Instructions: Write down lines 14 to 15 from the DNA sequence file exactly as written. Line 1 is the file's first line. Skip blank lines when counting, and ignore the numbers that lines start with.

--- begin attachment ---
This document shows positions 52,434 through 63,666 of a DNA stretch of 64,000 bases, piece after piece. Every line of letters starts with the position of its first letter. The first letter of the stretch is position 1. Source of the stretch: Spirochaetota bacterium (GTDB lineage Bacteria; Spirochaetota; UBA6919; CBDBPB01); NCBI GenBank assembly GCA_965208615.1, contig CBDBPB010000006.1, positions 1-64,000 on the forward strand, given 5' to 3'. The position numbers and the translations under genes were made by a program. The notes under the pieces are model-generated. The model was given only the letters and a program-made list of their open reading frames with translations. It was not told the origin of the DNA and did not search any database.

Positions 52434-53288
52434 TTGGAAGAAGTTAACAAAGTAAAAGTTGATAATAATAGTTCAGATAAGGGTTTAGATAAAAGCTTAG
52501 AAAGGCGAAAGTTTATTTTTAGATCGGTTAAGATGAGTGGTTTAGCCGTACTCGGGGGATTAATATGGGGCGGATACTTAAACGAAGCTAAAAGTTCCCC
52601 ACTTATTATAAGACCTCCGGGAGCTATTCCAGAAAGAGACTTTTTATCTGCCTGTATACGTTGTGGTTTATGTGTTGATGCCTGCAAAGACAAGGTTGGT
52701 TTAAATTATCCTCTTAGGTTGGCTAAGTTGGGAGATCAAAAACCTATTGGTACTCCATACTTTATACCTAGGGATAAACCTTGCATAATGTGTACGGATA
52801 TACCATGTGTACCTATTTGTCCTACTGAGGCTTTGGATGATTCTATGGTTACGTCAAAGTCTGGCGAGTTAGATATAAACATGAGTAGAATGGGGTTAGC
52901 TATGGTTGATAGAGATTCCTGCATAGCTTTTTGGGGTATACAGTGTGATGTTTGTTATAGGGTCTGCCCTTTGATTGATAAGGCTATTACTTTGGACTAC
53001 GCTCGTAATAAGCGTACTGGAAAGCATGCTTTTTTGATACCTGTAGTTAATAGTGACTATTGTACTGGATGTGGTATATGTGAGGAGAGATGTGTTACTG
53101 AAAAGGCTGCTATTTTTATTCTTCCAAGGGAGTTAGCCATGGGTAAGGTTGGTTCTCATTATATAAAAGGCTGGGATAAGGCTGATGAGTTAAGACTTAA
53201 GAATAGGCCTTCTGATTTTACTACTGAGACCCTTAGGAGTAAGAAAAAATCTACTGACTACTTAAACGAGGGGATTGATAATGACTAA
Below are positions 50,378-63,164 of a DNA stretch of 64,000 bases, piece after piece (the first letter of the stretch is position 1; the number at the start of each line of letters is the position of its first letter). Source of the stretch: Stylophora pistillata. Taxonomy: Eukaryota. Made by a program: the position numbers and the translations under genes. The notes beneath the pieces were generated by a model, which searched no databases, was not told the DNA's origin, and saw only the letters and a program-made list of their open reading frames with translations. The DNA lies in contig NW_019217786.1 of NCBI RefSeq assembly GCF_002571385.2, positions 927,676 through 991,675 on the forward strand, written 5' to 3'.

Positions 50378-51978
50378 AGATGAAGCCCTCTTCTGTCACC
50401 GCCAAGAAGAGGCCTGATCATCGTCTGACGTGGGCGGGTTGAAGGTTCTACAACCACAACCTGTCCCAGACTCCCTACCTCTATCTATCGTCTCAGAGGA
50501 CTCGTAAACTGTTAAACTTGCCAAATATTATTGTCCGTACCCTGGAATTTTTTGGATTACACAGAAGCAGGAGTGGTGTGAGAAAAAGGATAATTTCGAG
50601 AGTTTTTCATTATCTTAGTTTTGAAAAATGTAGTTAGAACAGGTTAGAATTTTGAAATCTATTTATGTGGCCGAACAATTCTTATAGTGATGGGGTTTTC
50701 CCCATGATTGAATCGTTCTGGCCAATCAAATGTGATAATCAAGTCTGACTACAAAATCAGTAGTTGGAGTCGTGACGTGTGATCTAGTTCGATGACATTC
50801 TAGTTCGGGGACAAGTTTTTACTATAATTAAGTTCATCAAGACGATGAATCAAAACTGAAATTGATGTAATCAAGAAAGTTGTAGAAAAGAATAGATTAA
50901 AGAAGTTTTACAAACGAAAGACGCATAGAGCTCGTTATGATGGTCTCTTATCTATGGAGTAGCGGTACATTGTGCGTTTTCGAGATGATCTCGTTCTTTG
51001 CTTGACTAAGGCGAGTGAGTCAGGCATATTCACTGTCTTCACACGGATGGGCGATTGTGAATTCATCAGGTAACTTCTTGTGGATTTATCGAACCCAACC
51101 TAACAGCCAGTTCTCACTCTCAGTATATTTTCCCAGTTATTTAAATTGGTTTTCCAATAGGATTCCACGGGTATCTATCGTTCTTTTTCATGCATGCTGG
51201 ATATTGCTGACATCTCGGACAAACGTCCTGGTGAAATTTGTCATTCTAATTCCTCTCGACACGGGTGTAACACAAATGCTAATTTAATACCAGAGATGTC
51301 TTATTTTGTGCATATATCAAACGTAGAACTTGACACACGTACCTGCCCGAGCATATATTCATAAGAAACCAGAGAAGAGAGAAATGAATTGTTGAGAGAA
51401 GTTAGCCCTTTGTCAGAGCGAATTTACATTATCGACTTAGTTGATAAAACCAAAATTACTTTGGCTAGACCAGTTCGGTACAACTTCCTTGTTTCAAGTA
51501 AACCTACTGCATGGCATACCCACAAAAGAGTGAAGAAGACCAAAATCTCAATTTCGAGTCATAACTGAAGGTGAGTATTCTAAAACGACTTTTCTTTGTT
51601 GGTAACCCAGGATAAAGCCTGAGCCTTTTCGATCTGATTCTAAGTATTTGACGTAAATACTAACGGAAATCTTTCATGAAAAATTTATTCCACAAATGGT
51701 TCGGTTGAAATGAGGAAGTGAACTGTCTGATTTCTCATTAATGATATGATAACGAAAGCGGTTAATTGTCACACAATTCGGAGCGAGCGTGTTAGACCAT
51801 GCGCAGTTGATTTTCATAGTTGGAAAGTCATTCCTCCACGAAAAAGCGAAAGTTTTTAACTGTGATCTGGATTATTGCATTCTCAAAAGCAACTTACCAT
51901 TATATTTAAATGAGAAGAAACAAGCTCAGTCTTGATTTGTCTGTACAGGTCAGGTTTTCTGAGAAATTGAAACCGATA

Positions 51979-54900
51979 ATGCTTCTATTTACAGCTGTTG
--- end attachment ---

50378 AGATGAAGCCCTCTTCTGTCACC
50401 GCCAAGAAGAGGCCTGATCATCGTCTGACGTGGGCGGGTTGAAGGTTCTACAACCACAACCTGTCCCAGACTCCCTACCTCTATCTATCGTCTCAGAGGA